These projects fall under either carbon avoidance/reduction or carbon removal. Distinguishing between them is important to show the dual role of carbon credits in tackling climate change. First role takes effect in the short term: carbon credits from emissions avoided or reduced can help ramp up the transition to a decarbonized economy. Common examples of the projects supported by carbon avoidance credits include renewable energy, energy efficiency, and improved forest management. Avoiding emissions is often a cost-efficient means to tackle CO2 emissions.
Second role happens in the medium and long term: carbon credits playing this role are crucial in scaling up carbon removal projects and they’re essential to offset residual or emissions that are unavoidable. To reach net zero emissions by 2050, about 5 gigatons of CO2 emissions must be removed every year. Examples of CO2 removal projects include reforestation and technology-based carbon capture such as direct air capture (DAC). Carbon credits can help finance the development and scale-up of these solutions.
Aligning corporate sustainability and climate commitments with the latest science is the best practice in the fight against climate change. If a company doesn’t have any baseline to base its emission reduction targets on, it must create one first. The Science Based Targets initiative (SBTi) has established methodologies for setting climate targets, adopted by more than 1,000 companies. They particularly include the large multinational corporations and heavy emitters that are implementing various actions to reduce emissions. These include enhancing energy efficiency, shifting to renewable energy, and tackling value chain or Supply 3 emissions.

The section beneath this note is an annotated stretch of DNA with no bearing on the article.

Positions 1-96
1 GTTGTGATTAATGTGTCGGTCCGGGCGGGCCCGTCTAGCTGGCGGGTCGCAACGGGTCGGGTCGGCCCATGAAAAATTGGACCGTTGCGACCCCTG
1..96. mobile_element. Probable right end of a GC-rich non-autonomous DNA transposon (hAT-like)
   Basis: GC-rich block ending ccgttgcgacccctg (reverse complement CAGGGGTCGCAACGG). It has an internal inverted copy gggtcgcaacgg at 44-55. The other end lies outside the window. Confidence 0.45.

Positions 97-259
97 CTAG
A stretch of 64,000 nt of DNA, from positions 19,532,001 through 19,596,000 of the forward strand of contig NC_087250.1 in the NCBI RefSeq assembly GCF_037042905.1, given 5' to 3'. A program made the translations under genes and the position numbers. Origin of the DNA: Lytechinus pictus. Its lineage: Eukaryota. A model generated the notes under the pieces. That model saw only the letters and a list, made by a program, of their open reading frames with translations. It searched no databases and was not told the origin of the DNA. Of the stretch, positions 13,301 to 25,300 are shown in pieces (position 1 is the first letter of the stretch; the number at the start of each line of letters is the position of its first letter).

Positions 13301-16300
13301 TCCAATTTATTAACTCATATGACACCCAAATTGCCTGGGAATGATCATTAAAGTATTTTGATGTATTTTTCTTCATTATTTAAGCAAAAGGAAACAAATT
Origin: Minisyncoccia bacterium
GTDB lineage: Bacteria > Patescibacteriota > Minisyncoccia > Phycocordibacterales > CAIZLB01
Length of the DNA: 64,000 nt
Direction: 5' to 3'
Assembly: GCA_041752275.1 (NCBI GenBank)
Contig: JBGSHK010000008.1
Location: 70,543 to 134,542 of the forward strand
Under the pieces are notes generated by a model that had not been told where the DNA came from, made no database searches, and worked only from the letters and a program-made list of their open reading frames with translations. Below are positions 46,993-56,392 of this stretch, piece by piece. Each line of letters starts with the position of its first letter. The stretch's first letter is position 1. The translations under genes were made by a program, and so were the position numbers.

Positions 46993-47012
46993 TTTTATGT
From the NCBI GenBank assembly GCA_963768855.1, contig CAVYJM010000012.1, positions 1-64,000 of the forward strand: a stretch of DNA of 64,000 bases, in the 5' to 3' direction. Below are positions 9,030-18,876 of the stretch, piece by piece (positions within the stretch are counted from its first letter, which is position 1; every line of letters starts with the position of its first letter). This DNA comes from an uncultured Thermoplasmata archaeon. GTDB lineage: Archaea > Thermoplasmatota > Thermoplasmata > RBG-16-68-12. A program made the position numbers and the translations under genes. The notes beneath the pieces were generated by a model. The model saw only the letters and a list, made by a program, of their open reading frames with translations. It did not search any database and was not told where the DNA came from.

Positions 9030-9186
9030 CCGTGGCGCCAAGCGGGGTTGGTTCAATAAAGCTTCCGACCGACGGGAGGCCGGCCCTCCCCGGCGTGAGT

Under the climate mitigation hierarchy, shown above, avoiding emissions directly within the company should be the priority. But for CO2 emissions that can’t be avoided, the next step is to offset them through carbon credits. Companies can use carbon offset credits in ways they deem suitable for their climate change goals, which come in different types. They can use it to pledge to be carbon neutral, climate positive, and net zero. Though they vary, they all often involve a company or organization supplementing internal reductions by financing reductions elsewhere through the purchase of carbon credits.
Offsetting CO2 footprint allows a company to count the reductions in its residual climate mitigation reports. Being carbon neutral means compensating for unabated footprint by accounting the carbon credits toward a certain part of its emissions. It can be on a product level or activity level, which is often on a yearly basis. Aiming for a climate positive target refers to going beyond the targets set to make a net-positive impact.
In conclusion, carbon credits are playing a crucial role in the fight against climate change. They help to reduce carbon emissions and mitigate the catastrophic effects of global warming. Carbon credits are essential in scaling up carbon removal projects and offsetting residual emissions that are unavoidable. Companies can use carbon offset credits to reach their decarbonization targets and achieve their net zero emissions goals. As the demand for carbon credits continues to grow, it is important that projects meet the required criteria and appropriate safeguards are in place to ensure they address and mitigate any potential environmental and social risks.